State Rep. Mark Ouimet visited adult education programs in Ann Arbor this month, attending both a GED class at Mallets Creek Branch of the Ann Arbor District Library and also an English as a Second Language class at Stone School.
He said it was a particular treat to visit Stone, where the ESL adult program is based. “Both of my kids went to school here,” he said. The class he visited was a middle-level adult ESL class, where students have progressed in their speaking and understanding of the English language.
Students taking classes this term hail from a wide variety of areas of the world including China, Korea, Italy, South America and Central America, Taiwan, the Middle East, Japan, Mexico and Turkey, among others.
View a video of Ouimet’s visit here:
Ouimet told students worked as a bank teller, eventually moving into the political arena to serve on the Ann Arbor City Council and the Washtenaw County Board of Commissioners before being elected to the state House of Representatives.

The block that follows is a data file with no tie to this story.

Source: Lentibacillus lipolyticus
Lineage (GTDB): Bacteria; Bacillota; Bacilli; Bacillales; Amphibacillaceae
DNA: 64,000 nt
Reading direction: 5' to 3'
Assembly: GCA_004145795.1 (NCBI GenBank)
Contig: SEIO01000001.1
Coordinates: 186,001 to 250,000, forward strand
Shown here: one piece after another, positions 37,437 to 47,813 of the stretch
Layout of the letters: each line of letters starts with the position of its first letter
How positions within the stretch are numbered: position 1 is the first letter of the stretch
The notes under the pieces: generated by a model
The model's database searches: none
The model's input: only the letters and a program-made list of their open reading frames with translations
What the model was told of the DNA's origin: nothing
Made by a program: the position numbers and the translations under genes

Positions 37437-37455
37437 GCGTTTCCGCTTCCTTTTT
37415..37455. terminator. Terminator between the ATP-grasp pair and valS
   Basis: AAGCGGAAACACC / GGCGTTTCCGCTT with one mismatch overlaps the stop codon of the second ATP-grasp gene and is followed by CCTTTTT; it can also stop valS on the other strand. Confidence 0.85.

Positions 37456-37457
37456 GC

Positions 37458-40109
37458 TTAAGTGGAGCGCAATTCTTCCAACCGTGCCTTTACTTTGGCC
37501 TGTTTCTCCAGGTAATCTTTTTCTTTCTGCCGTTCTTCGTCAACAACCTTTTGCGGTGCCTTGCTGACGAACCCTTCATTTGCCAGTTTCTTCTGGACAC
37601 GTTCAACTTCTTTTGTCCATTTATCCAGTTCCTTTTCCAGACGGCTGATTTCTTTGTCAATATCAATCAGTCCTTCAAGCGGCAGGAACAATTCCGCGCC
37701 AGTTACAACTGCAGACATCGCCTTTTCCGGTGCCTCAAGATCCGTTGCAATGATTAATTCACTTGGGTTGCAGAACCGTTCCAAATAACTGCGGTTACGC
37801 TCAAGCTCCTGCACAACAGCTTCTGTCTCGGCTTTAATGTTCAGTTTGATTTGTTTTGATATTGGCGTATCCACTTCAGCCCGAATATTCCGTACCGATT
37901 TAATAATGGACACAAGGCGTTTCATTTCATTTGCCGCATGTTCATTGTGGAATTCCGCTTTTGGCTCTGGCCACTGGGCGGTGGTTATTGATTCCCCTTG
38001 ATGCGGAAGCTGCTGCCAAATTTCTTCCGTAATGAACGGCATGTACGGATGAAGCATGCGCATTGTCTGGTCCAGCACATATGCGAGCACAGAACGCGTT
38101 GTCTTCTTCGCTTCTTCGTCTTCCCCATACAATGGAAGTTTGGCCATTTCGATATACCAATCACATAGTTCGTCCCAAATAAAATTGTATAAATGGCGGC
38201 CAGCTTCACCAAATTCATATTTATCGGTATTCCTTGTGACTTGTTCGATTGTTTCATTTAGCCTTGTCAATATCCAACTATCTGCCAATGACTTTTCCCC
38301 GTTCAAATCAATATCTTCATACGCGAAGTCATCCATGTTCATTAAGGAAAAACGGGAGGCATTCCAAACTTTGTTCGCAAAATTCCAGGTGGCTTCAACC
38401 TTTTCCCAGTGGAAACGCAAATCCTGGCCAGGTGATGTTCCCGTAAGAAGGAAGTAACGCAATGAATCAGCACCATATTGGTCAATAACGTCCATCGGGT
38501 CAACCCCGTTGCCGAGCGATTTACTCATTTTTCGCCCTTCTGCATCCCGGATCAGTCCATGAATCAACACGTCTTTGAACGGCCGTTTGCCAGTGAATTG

“I’ve been involved in Politics on and off my whole life. It’s something my family’s always looked at in terms of participating in the community… we always felt was very important,” he told students. “My grandfather was member of the county commission and my father served on the city council.”
He also served as the chancellor of Northwood University in Midland, where he said there was a large international community of students.
Sharman Spieser, adult education director, said she appreciated Ouimet’s visit to the Adult Ed program and his willingness to learn about the educational needs of the Ann Arbor community.
“It is important to look at education of the whole person,” she said. “We need to support learning from infancy through adulthood, pre-school through post secondary and beyond, if we are going to have thriving communities where everyone contributes.”
Students all researched the state legislature and state government before Ouimet’s visit and were able to ask him questions.
About 75 percent of the ELS class work in the community or have spouses working here, said ESL teacher Odette Petrini. Many also have children in the Ann Arbor Public Schools.
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